Philip and the Tiger
One of the funniest claims in the last few days was that Prince Philip had coped well with the “hand he’d been dealt”. The hand he’d been dealt, to avoid any confusion, was being married to the richest woman in the world. It’s an example of how grievance culture has saturated even the aristocracy and been swallowed whole by a pliant and largely dutiful media churning out banal sycophancy at an astonishing rate.
A close competitor to this fallacy was the argument (which has quickly become widely accepted) that Prince Philip was an ardent and early environmentalist based on his helping to found the World Wildlife Fund in 1961. Four months before he did this he was in India where the photograph above was taken. Here he is with the Queen posing next to an eight-foot tiger he’d shot with the Maharaja and Maharani of Jaipur. He also killed a crocodile and six mountain sheep on the three-day hunt.
Prince Philip had gone ahead with the hunt, despite strident protests from British and Indian politicians. He also defended his decision to shoot a tiger following the incident, which caused even more backlash. In his book “Queen of the World,” royal author Robert Hardman detailed the incident:
“The Maharajah was very clear about the main purpose of the visit: The Duke of Edinburgh was going to shoot a tiger. At the very moment the Duke was in the process of establishing the World Wildlife Fund, which would be founded four months later,” he wrote.
In his tribute on Friday the Prime Minister called him a “champion of the natural world”.
I have questions.
Of course Royalty – and this family in particular – is saturated in blood sports. It’s in the DNA of their “Highland Retreat”, their Empire and their entire worldview. If colonialism is at the heart of the British condition – then domination of nature – extractivism and exploitation are central to this. Sandringham is like a Taxidermy tribute to the British Empire’s contribution to species-loss.
Prince Philip’s late rehabilitation as a champion of the natural world has precedent though. His son inherited the bizarre aristocratic world of organics which he witters on about to no particular affect other than some heavily-endorsed biscuits. I say this as a champion of organics but its origins (and much of its ethos) lies in the concern of people who own the land.
Philip’s own narrative about the intimate connection between domination and colonialism is explicit. As the India Times reported:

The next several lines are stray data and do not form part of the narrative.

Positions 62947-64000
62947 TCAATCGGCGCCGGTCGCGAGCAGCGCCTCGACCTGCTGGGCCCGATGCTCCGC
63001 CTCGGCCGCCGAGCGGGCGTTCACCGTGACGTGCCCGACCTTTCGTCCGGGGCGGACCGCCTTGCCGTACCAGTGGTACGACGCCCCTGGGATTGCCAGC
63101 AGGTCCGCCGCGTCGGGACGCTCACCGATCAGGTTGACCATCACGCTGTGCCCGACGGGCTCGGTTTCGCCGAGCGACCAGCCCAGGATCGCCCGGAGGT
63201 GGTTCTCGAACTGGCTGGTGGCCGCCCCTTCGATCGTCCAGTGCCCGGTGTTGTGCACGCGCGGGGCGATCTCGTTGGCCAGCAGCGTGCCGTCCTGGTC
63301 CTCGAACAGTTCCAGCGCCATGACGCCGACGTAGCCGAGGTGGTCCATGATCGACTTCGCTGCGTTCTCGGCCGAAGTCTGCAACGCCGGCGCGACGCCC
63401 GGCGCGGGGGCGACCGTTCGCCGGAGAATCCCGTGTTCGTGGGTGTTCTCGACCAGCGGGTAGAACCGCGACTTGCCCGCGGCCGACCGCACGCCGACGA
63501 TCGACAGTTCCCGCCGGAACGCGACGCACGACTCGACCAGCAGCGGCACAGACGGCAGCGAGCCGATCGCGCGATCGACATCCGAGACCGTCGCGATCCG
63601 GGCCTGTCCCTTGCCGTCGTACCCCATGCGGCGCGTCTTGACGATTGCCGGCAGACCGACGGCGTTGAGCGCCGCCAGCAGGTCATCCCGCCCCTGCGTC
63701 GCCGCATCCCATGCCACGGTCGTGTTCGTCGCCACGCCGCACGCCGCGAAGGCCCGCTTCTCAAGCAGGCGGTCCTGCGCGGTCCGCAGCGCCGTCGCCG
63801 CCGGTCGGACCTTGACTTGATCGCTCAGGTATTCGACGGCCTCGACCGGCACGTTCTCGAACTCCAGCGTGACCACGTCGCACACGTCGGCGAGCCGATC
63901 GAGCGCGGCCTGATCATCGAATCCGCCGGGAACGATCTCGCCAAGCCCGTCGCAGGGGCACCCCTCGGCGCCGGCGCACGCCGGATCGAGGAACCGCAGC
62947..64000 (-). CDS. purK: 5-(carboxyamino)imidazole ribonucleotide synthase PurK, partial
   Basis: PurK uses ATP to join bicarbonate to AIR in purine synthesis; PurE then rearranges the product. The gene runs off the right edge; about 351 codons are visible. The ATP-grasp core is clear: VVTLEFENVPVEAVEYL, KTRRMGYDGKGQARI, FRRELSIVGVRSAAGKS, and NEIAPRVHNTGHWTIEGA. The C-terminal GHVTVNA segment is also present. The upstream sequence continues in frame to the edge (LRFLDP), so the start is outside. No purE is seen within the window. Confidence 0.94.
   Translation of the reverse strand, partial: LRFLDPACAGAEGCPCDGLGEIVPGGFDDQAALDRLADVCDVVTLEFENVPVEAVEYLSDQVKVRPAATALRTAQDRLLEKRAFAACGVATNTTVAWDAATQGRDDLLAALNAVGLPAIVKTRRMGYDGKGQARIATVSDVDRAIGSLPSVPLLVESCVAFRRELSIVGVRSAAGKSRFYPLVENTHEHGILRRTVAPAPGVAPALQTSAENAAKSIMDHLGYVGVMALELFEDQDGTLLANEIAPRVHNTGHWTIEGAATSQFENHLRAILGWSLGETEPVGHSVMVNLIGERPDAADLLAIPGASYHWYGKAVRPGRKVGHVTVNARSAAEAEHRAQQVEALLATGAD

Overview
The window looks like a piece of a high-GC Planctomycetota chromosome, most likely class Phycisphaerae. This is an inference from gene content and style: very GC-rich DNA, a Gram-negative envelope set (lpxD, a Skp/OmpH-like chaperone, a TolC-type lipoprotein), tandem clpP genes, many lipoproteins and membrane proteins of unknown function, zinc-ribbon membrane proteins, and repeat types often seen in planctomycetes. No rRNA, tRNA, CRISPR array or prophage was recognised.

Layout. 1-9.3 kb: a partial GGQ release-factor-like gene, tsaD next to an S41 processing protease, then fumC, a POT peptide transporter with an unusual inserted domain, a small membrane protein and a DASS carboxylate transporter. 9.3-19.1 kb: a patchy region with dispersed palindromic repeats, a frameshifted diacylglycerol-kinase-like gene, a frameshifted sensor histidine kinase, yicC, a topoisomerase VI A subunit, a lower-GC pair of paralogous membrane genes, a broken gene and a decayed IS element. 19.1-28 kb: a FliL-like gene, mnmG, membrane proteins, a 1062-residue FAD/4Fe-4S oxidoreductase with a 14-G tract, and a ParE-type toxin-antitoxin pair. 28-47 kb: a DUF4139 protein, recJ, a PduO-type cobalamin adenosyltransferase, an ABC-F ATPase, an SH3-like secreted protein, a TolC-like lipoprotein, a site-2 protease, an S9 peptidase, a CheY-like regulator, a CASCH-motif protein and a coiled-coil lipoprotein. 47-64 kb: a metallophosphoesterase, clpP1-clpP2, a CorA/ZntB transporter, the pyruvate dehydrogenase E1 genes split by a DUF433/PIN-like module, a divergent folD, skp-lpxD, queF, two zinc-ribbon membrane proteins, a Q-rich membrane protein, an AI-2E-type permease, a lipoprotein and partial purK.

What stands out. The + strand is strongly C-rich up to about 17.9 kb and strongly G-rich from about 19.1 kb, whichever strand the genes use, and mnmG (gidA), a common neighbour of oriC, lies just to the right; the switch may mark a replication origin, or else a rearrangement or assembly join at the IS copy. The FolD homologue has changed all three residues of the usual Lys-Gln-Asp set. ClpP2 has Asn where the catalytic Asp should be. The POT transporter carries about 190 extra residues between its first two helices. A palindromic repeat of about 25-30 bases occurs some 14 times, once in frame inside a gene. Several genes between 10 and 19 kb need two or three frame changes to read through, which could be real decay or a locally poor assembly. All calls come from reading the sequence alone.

“During Prince Philip’s last visit to India to mark the 50th anniversary of independence in 1997, he joined the Queen on a visit to Jallianwala Bagh in Amritsar, Punjab, where the royals laid a commemorative wreath at the site associated with General Dyer’s orders to open fire on a large Baisakhi gathering in April 1919. As someone known for his gaffes, among his many infamous ones includes his query of the death toll at the Jallianwala Bagh massacre.
“Two thousand? It wasn’t, was it,” he questioned, as he passed by a plaque at the memorial, which read “This place is saturated with the blood of about two thousand Hindus, Sikhs and Muslims who were martyred in a non-violent struggle”.”That’s wrong. I was in the Navy with Dyer’s son. That’s a bit exaggerated… it must include the wounded,” he said.
“… to argue that Big Game Hunting is part of a sustainable future is a spiral of stupidity that ignores our role in imperialism and unfolding omnicide. A natural world so despoiled and distorted out of equilibrium needs a far deeper response than either ‘Get the Dentist’ or ‘hunting brings lots of money to conservation’. Time reports: “The problem does not stop with lions. Poachers killed between 15 and 20 rhinos in the country in 2014, 60 rhinos in 2013 and 84 (the peak) in 2008. The World Wildlife Fund estimates that 60% of the rhino population in Zimbabwe and the Democratic Republic of Congo (DRC) was killed between 2003 and 2005″ (Prepare to get angrier). The freak culture of hunting is a celebration of a world that is out of control, a hyper-commercialised blood-lust that thrives on destroying the natural. We are dangerously out of kilter with the real world and our collection of our online trophy-killer-selfies are just the apex of that crisis.”
And here we are again retro-fitting Philip as an environmentalist and confusing both the history of this massacre and the challenge ahead.
This colonial history of environmentalism is richly entwined with White Saviour Complex and a revisionist notion that Britain had a progressive role in India, and elsewhere. Like so much today we are hurtling backwards.
Even in 1961 this was thought awful.
At the time, royal biographer Robert Hardman wrote in his book Queen of the World, that the Maharajah was very clear about the main purpose of the visit: The Duke of Edinburgh was going to shoot a tiger.
“At the very moment the Duke was in the process of establishing the World Wildlife Fund,” Hardman wrote. “Yet in the India of 1961, the tiger was still seen as a desirable pest and very desirable trophy. There was certainly no secrecy about the exercise. Day and night the Queen, the Duke and their hosts waited in a tree platform while 200 beaters scoured the jungle.”